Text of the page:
KEEP ON ROLLING - From left

Rebels off to a rocky start against heavyweight Wheat Kings

* Editor’s note – the Red Deer Rebels won Tuesday night’s home game against the Brandon Wheat Kings 6-2 *

No one ever said winning an Eastern Conference Championship in the Western Hockey League was going to be easy.

The Red Deer Rebels faced possibly their toughest challenge of the post season this past weekend when they met up with the Brandon Wheat Kings for the first two games of the WHL Eastern Conference Championship series at the Westman Place in Brandon, dropping Friday night’s contest 4-3 in overtime before falling 6-4 on Saturday night, despite briefly holding leads in both games.

“When you’re up a goal in the third period halfway through you’ve got to be able to lock it down and tighten it up and obviously work for defending and not give up two goals for them to get winners,” said Rebels’ Associate Coach Jeff Truitt after the team returned home to Red Deer on Monday.

After defeating the Regina Pats in dramatic fashion, 2-1 in Game 7 last week, the Rebels knew what they would be up against when it came to squaring off with the defending Eastern Conference champions.

“We still have to play to our strengths. They’ve got a lot of skill and a lot of speed but we’ve got to still play the way that we need to play,” said Truitt of the Wheat Kings’ offensive powerhouse, which consists of four of the top five playoff point scorers in the league.

“They obviously have a lot of guys that had some pretty high points this year and throughout the playoffs they’ve been playing pretty strong, so we knew going into that that they’re a strong team, so we knew that we’ve got to shut them down.”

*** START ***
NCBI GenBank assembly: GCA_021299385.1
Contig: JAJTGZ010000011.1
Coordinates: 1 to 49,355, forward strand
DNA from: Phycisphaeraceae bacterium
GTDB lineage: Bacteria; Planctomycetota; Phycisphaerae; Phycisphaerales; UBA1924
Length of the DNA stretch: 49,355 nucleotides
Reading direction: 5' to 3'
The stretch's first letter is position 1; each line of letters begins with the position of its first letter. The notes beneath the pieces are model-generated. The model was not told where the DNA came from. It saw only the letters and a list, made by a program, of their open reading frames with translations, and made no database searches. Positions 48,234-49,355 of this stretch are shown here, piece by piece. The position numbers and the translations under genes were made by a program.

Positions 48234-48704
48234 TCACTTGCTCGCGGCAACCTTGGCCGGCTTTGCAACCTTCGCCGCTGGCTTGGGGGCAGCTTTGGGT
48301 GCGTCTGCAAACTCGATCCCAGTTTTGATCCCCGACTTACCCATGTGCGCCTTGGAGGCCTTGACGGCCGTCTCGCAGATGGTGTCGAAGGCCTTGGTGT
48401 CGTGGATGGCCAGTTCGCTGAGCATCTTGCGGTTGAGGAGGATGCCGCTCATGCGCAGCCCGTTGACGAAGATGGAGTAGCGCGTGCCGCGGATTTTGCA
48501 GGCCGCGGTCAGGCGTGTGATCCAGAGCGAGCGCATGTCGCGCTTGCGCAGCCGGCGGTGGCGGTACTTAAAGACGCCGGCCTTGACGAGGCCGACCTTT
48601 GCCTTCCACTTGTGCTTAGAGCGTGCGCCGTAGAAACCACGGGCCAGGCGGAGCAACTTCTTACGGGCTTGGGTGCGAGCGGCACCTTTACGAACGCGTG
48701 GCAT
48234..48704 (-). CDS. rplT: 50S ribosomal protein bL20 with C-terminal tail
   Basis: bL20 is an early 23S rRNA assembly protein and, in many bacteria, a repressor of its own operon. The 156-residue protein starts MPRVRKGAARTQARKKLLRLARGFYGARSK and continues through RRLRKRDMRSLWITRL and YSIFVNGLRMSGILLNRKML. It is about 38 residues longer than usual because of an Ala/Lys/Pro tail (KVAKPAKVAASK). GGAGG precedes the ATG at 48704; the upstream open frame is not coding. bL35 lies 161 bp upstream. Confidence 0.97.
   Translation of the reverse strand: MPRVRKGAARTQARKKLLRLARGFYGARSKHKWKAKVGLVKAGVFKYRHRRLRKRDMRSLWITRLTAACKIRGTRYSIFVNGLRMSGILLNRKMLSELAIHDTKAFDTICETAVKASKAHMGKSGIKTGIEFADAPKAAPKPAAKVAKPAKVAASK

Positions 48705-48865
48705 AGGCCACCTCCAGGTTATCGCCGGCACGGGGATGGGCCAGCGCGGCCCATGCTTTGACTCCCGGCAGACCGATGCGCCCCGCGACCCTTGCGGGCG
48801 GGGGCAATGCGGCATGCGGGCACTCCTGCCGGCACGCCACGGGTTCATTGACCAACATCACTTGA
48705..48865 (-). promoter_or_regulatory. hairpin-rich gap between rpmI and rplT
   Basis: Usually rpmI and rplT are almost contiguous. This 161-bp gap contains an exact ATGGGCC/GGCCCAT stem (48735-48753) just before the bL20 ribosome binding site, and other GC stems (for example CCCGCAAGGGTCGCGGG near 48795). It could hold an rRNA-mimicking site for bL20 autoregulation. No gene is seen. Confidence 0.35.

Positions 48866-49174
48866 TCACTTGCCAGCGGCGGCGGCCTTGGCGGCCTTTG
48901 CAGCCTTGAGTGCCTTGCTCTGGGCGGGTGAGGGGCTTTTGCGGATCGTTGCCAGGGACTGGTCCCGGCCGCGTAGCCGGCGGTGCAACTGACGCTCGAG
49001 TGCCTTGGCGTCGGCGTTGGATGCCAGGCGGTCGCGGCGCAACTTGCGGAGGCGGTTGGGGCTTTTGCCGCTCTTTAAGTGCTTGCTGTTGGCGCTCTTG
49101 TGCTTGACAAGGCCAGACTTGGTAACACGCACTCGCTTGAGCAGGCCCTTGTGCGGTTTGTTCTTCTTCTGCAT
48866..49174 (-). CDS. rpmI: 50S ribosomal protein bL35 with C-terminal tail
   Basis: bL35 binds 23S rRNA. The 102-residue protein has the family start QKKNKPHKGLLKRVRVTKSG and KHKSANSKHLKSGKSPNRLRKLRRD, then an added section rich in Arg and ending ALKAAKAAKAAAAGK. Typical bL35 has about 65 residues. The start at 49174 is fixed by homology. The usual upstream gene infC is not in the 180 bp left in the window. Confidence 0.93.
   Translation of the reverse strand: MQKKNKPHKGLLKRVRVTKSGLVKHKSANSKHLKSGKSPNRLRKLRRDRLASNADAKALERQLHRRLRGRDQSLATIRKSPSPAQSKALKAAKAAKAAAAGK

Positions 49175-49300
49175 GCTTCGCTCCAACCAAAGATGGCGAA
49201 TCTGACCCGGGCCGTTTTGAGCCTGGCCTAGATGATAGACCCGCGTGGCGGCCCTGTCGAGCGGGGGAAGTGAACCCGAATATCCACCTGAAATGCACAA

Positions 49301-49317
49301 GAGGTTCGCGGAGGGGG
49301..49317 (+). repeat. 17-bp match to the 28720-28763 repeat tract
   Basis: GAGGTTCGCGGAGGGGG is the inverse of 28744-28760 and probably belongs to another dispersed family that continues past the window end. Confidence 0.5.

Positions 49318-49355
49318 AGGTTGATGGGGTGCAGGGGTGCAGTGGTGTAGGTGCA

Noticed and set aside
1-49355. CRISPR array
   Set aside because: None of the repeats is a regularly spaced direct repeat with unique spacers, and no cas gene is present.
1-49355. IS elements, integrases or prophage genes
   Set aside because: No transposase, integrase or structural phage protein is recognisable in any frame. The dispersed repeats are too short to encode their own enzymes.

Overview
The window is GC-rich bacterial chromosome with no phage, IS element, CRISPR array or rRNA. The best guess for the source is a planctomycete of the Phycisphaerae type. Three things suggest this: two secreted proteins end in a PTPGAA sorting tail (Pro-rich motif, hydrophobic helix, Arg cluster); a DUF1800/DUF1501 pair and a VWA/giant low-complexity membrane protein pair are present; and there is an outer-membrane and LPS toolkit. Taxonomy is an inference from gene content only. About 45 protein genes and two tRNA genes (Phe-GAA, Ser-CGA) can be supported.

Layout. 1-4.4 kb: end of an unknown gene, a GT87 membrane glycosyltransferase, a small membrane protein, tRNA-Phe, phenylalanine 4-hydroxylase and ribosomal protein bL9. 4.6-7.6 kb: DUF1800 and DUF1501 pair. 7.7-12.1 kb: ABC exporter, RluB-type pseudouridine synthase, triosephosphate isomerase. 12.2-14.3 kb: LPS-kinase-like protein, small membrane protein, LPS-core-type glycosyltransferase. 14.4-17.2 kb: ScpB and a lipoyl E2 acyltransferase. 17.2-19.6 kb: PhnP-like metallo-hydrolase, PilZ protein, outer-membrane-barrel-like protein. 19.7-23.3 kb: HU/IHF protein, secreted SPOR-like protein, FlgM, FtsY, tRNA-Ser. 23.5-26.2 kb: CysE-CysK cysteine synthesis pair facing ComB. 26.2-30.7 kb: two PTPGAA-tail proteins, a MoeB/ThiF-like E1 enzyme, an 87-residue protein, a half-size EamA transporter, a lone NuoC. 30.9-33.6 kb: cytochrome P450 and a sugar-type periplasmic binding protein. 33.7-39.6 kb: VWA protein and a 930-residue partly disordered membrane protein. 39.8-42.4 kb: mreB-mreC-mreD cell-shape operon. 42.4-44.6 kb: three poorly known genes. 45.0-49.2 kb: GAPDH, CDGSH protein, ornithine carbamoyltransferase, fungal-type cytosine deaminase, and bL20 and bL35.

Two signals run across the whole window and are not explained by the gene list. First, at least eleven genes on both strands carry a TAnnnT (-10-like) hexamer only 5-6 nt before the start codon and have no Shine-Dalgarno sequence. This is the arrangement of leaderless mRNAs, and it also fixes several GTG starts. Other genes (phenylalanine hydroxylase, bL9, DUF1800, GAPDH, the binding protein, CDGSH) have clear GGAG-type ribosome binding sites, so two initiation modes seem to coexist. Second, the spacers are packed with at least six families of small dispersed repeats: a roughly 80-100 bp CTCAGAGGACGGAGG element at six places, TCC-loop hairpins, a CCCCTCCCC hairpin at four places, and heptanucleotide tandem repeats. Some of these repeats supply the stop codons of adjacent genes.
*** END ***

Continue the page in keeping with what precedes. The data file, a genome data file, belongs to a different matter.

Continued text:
The Rebels were ready for the Wheat Kings, though. After all, the two teams met four times during the regular season this year, with each side claiming a pair of victories. That included one game in particular when the Rebels marched to a 10-0 romp of the Wheat Kings at the Centrium back in January, so they knew they could beat Brandon.

And after surviving an onslaught by the Wheat Kings in the first 10 minutes of game one, the Rebels appeared to match Brandon’s powerhouse blow for blow to create two of the most exciting and memorable games of the WHL season to date.

Both games followed much the same script, with few variations.

Neither team was able to get a real foothold in the scoring department in either game until the third period. Then all hell broke loose.

In total, 10 goals have been scored in the third period so far this series, including one particularly nasty stretch of time in game two which saw four goals scored in just four minutes which included two lead changes for a very fast and furious game speed.

In fact, the two teams have combined for a total of 17 goals in two games, with Brandon outscoring the Rebels 10-7, so it was a very tight series as the Rebels prepared to host Brandon in Game 3 at the Centrium on Tuesday night. That game was not over at press time.